In a Wednesday interview for the New York Times, Bill Gates discussed the battle between Windows Mobile and Android that took place nearly 10 years ago. Microsoft's co-founder is convinced that if it weren't for the antitrust suit brought against his company by the US Department of Justice, today most smartphones would have had Microsoft's system.
"There's no doubt that the antitrust lawsuit was bad from Microsoft and if we would have been more focused on creating the phone operating system and so instead of using Android today you would be using Windows Mobile. If it hadn't been for the antitrust case we were so close, I was just too distracted, I screwed that up because of the distraction", said Gates.
The co-founder of Microsoft is speculating that if it wasn't for the 3-month delay in the release, the system would have appeared on Motorola (the exact model is not known), which eventually used Android. The company tried to correct its mistakes and even bought the Finnish company Nokia in an attempt to enter the smartphone market. Unfortunately, it was too late.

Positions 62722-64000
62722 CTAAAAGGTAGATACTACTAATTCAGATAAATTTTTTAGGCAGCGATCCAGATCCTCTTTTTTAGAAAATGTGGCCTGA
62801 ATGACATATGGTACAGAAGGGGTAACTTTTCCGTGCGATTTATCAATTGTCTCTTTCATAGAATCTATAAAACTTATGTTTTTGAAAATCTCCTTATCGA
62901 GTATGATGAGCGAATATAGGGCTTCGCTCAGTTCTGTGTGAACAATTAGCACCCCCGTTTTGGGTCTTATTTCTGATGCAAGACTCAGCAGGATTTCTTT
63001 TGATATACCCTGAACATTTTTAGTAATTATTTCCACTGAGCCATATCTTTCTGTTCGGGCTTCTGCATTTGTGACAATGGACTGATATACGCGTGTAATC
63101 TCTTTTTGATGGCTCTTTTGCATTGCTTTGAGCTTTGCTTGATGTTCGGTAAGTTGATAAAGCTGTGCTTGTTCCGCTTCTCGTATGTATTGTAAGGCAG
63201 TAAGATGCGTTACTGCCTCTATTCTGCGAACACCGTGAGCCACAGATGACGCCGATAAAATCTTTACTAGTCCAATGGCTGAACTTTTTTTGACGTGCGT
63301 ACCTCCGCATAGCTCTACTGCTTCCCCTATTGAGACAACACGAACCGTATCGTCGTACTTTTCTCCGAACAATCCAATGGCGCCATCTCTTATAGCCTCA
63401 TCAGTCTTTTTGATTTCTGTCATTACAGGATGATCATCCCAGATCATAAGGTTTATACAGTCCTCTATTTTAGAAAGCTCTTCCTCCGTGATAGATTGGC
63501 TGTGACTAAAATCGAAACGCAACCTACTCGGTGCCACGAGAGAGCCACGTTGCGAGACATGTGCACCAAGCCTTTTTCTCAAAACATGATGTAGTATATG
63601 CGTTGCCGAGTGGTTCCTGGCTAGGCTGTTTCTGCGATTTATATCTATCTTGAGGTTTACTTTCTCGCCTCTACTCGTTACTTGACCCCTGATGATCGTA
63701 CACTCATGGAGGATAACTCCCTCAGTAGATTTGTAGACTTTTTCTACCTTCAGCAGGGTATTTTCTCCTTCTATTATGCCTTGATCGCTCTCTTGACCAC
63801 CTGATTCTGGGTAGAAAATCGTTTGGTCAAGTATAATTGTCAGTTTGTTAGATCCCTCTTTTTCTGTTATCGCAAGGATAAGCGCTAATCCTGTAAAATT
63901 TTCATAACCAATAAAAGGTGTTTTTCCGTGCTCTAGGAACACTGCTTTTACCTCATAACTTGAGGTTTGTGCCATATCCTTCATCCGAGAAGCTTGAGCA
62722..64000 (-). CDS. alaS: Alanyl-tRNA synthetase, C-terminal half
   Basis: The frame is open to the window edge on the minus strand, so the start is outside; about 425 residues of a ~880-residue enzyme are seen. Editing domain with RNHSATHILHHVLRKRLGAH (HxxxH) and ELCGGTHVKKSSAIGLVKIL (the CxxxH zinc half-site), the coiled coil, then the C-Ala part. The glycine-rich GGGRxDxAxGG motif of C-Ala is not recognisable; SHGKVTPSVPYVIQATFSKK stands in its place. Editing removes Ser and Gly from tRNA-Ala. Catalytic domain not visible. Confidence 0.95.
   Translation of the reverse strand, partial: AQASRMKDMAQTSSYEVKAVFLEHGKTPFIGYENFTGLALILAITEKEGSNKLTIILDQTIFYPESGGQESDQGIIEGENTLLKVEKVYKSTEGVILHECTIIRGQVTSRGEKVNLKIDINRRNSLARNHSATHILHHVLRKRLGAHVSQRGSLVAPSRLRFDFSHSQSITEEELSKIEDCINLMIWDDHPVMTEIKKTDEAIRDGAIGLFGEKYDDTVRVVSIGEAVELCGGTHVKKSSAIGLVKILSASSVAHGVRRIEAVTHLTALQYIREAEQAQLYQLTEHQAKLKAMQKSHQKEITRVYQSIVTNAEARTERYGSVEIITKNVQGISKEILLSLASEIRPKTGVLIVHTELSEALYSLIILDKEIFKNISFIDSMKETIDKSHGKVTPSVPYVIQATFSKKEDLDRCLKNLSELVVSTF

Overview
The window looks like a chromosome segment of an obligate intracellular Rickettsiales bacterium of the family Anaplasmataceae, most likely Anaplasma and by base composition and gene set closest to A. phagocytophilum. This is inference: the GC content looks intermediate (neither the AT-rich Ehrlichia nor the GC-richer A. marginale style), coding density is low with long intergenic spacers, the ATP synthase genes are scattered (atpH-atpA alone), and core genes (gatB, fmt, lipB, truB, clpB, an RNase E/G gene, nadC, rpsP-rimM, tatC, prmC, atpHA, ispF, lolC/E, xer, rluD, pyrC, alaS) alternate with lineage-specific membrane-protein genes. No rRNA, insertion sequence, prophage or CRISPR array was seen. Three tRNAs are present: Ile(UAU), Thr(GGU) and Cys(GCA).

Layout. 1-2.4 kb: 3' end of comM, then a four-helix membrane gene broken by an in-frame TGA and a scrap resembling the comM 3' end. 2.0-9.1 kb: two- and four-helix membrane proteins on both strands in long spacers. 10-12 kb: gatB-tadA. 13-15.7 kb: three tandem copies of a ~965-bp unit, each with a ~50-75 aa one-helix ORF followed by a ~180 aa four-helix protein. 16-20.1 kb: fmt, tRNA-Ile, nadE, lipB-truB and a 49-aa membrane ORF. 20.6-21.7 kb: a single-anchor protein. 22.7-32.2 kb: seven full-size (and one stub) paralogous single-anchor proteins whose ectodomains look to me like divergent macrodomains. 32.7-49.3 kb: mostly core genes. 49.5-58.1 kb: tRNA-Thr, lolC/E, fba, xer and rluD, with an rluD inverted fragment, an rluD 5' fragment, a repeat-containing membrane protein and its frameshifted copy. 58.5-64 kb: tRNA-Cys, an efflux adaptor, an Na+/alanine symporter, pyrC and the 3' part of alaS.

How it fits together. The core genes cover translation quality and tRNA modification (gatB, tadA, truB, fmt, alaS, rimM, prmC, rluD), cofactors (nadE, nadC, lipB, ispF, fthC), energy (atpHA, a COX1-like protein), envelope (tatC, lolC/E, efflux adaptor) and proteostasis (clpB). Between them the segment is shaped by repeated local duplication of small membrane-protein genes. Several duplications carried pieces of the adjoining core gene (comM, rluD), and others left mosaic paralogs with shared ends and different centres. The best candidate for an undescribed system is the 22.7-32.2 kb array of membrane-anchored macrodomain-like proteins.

Now nobody here has ever heard of Windows Mobile, but oh wow. That's a few hundred billion here there..." said jokingly.
There's no telling how right Bill Gates is in his conjecture. This is not the first time he has expressed his disappointment at the failure on the smartphone OS market - at the beginning of this year he called it "the biggest mistake in history". Recently Microsoft announced a new device - a folding smartphone equipped with two screens, ironically based on Android with an overlay similar to Windows 10.
The whole interview with Bill Gates, which took place at the DealBook conference organized by the New York Times in New York, can be watched here: